By: Nicolas Pocard
Sponsored by: Ballard Power Systems
Around the world, electric buses are providing a smooth and quiet passenger experience with zero emissions at the tailpipe. As governments and cities take the lead in placing increasingly strict regulations and restrictions on internal combustion engines, transit agencies and operators are looking at electric buses as the best option to transition their fleets to zero emissions, without affecting service levels.
Varying Electric Bus Technologies
There are several different electric bus technologies. The principal difference is how the electricity is delivered to the motor— whether through 100% battery power, or through a hybrid battery -fuel cell power train with an onboard hydrogen fuel cell “charger” as power generator — referred to as a fuel cell electric bus or FCEB.
The most popular electric bus option is currently the 100% battery bus. This electric bus option recharges batteries using either roadside fast chargers or depot overnight chargers. However, as these systems are implemented at larger scale, challenges have arisen. The challenges occur with range, route flexibility, and electric infrastructure complexity.
The fuel cell electric bus, however, addresses these challenges while also retaining the advantages of the comfortable, smooth, near-silent, zero emissions ride synonymous with an electric bus.
What is a Fuel Cell Electric Bus?
The fuel cell electric bus is a 100% electric bus with a hybrid battery-fuel cell power train. The fuel cell system acts as an onboard battery charger, using hydrogen as a high-density energy source. The fuel cell provides electricity to the electric drive and maintains the bus battery at an optimum charging level. In California, 50 fuel cell electric buses will be in operation in 2019. Today, several bus manufacturers such as New Flyer and Eldorado currently offer 40ft and 60ft fuel cell electric buses, powered by Ballard systems, as a standard option for their electric bus platform. Such buses have passed Altoona FTA testing.
Hydrogen stores twice the energy of a standard bus battery at a fraction of the weight. As a means of storing and transporting low-carbon fuel, hydrogen is an effective alternative to the electric grid.
Hydrogen as a Fuel Source
Hydrogen stores twice the energy of a standard bus battery at a fraction of the weight. As a means of storing and transporting low-carbon fuel, hydrogen is an effective alternative to the electric grid. When produced from renewable energy, hydrogen is a true zero emission fuel that also enables grid-balancing and large-scale, long-term energy storage.
Fuel cell electric buses provide the operator with zero emission transit without compromise. Some of the benefits of fuel cell electric buses include:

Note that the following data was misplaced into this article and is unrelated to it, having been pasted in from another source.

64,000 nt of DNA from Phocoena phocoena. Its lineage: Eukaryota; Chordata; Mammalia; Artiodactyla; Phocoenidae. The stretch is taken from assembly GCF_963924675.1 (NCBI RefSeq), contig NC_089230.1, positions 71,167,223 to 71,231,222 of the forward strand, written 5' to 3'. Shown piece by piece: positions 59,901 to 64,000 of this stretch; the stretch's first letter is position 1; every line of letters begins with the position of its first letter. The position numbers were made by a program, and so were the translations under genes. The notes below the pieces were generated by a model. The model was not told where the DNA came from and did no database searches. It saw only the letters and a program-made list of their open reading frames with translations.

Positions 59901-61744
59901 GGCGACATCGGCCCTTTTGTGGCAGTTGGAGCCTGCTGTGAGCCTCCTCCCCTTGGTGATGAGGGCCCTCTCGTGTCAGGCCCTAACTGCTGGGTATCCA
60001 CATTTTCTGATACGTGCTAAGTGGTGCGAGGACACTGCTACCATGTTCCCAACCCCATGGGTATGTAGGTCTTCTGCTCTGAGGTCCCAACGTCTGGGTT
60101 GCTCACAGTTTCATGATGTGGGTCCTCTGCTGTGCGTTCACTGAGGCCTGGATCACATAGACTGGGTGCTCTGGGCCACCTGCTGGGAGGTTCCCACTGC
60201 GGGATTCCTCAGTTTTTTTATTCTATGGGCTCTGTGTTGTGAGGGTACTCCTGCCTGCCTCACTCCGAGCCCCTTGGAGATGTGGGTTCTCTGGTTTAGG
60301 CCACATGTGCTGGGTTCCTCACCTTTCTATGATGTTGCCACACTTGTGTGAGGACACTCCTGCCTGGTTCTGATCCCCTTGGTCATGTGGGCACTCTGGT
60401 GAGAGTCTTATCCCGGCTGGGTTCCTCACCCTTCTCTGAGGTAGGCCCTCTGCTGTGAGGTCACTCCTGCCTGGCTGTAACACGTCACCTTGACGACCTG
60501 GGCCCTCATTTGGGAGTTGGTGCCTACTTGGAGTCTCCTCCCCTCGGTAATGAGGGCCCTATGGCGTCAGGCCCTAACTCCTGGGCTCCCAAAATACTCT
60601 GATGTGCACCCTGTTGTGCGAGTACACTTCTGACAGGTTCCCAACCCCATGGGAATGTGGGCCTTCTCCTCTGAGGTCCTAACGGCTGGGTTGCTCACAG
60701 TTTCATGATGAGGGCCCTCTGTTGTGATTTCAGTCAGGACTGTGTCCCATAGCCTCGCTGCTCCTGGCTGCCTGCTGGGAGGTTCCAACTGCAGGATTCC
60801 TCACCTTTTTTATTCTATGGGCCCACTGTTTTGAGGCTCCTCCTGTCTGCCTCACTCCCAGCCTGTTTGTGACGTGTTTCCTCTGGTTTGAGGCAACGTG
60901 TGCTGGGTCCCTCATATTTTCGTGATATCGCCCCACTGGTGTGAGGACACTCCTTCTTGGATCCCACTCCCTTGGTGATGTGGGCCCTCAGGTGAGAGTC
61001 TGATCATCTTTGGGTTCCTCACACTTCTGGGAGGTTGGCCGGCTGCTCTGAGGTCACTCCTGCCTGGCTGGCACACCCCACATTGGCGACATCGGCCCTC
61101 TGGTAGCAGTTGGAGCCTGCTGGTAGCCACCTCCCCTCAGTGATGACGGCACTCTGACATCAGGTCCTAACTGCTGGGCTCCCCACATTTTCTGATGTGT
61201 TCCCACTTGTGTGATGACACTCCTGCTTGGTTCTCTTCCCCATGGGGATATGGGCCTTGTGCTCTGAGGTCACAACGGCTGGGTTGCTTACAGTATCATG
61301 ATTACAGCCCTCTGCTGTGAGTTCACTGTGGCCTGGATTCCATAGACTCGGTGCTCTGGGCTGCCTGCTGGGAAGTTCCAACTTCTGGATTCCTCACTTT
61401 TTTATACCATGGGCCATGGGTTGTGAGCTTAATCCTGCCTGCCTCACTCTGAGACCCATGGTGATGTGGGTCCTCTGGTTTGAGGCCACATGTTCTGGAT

- Up to a 330 mile range before refueling
- Consistent power delivery during duty cycle
- Eliminated need for roadside charging infrastructure, just as with CNG
- Fast refueling — less than 10 minutes of refueling delivers 18 hours of continuous service
- Compact central fueling infrastructure at depots
- 1-to-1 replacement to conventional buses
Building an electric charging infrastructure often requires additional, unpredictable costs for upgrading power grids and facilities. Hydrogen technology, however, delivers scalable infrastructure with minimum changes to the electrical grid infrastructure and multiple, competitive options for long supply agreement.
Hydrogen technology delivers scalable infrastructure with minimum changes to the electrical grid infrastructure and multiple, competitive options for long supply agreement.
What to Know Before Going Electric
Around the world, transit systems are “going electric” and the trend is irreversible. Electric buses are the proven option for true zero emissions at tailpipe. The choice that cities and transit authorities now face, though, is how to recharge their electric buses. Should transit agencies install a roadside-opportunity charging infrastructure? A system of overnight depot chargers? Or a centralized hydrogen refueling facility?
Ultimately, cities must make these decisions based on their unique operational requirements, geography, and climate, as well as the availability and price of electricity and hydrogen and local constraints. Many cities will choose a combination of battery buses and fuel cell electric buses, which provide effective emission reduction along with fast refueling, extended range, and route flexibility for transit agencies worldwide.
About the Author:
Nicolas Pocard, Director of Marketing, Ballard Power Systems brings more than 20 years of experience in international high technology products sales and marketing. Among his responsibilities, Nicolas looks after market strategy, marketing activities, and government relations for Ballard. Nicolas Pocard is a board member of the California Hydrogen Business Council, co-chairing the Public Transit group and represents Ballard with various Industry Associations and Government forums.